It has always been my impression that the folks who run these markets have a somewhat rudimentary understanding of the coffee business. From my perspective, there is a significant value in having coffee locally roasted. Coffee is fresh produce and should be treated as perishable. At my shop, we sell all of our beans to the end user within three days of roasting. We don't sell any coffee to grocery stores because we cannot guarantee that the beans won't be sold after their freshness window. I would love to be at more farmers' market because they offer a short window of opportunity. It's like the guy who brings his spinach that was picked that morning, knowing it will wilt within a few days, but also knowing how great it tastes at the peak of freshness. You can always choose to go to the supermarket for the stuff in the bag that magically stays crisp for two weeks, even if it never really tastes like anything. Similarly, the economics of wholesale coffee roasting necessitate convincing people that the beans have a long shelf life. Unfortunately, that myth is pervasive enough that most people have never even had the opportunity to taste really fresh coffee.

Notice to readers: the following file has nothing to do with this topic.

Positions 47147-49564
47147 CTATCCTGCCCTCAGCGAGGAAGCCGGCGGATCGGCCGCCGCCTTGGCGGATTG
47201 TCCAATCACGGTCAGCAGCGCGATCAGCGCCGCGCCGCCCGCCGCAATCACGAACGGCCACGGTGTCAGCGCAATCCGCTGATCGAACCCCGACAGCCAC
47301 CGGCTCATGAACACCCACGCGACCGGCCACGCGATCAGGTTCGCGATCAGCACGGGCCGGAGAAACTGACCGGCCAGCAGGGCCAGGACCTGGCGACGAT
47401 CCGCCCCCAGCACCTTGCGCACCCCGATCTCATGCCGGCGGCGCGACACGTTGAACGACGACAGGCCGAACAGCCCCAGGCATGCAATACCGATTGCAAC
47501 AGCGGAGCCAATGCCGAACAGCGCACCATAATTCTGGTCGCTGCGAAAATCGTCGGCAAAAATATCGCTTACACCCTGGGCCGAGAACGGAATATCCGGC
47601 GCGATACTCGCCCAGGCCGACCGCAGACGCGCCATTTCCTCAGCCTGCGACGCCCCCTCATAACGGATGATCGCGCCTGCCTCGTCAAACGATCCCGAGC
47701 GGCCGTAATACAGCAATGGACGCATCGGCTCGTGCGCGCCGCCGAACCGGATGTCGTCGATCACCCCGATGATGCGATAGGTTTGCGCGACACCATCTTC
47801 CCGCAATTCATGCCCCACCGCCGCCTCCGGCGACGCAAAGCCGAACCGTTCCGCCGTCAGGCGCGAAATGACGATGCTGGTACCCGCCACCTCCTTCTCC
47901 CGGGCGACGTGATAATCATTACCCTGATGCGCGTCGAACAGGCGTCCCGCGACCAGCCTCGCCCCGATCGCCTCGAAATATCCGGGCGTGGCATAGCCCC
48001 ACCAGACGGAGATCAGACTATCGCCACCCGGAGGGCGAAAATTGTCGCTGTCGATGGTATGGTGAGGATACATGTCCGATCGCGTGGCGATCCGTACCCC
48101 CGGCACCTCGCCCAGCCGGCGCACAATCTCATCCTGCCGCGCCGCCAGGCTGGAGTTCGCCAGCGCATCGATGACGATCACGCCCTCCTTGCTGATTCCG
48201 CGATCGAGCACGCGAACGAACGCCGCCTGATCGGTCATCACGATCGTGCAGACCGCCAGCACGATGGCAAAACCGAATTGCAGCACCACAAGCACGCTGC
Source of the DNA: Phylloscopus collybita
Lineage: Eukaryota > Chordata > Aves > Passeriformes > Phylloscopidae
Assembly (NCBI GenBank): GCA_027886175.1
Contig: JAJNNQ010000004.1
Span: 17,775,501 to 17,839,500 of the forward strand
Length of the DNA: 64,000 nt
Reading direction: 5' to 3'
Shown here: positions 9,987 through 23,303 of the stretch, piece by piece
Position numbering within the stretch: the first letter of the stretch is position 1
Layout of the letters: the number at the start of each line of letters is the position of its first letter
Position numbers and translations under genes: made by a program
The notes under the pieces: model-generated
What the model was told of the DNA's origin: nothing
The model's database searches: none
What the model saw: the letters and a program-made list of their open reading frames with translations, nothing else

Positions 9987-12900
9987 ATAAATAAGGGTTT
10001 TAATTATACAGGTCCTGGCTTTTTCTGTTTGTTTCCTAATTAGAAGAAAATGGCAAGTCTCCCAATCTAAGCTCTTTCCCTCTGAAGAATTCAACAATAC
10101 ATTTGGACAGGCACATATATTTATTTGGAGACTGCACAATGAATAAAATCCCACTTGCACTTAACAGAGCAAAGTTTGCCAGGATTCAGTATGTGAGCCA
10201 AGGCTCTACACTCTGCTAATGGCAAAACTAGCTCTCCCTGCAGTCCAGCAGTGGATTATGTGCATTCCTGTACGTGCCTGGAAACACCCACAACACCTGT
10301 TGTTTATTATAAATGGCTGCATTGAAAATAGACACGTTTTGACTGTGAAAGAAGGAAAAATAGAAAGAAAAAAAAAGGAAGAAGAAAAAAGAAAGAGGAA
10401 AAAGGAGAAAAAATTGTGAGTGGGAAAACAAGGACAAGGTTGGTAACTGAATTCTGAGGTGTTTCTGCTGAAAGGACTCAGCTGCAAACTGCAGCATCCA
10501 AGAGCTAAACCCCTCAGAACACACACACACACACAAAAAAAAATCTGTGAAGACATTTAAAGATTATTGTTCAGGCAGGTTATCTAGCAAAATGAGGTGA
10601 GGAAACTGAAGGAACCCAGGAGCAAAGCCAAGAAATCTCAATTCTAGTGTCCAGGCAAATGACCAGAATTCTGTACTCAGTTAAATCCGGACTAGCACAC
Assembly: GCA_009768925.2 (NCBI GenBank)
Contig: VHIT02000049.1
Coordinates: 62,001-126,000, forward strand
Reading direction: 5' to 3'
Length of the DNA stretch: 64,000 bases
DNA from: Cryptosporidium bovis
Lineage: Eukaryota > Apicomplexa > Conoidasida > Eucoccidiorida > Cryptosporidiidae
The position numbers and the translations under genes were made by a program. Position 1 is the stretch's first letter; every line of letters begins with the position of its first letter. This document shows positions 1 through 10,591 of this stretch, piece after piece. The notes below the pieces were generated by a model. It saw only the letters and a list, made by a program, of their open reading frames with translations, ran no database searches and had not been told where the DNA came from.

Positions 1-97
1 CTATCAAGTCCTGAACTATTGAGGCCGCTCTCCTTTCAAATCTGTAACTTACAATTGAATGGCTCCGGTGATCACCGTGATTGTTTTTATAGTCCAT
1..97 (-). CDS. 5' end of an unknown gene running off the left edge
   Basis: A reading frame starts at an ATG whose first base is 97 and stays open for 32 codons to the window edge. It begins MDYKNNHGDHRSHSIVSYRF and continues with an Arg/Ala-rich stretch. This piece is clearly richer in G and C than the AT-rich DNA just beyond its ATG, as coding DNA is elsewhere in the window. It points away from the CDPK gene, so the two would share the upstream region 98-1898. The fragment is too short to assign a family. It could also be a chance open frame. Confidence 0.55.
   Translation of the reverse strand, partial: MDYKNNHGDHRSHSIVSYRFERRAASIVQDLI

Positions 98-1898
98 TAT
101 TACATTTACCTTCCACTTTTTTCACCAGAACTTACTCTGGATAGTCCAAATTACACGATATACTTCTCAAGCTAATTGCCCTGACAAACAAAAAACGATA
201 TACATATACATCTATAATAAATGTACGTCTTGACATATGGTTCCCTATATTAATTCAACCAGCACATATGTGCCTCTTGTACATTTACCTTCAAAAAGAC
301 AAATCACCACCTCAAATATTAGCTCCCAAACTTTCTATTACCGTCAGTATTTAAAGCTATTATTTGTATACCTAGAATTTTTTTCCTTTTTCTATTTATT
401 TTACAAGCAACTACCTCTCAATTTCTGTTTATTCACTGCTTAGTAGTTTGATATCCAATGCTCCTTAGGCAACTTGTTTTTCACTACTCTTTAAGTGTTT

Anyway, that is the argument I would make to the farmers' markets, if I didn't get shut down almost immediately every time I tried to have a conversation with them about it.

Joel Finklestein
Owner, Qualia Coffee
Head Roaster, Fresh Off the Roast

3917 Georgia Ave. NW (Petworth Metro, between Randolph and Shepherd St.)

website - Facebook - Twitter (Qualia) Twitter (Fresh Off the Roast)


#5 bookluvingbabe

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Posted 18 April 2012 - 10:35 AM

I also don't get why it is okay to have baked goods with exotic ingredients that are in no way local but you can't have locally roasted coffee.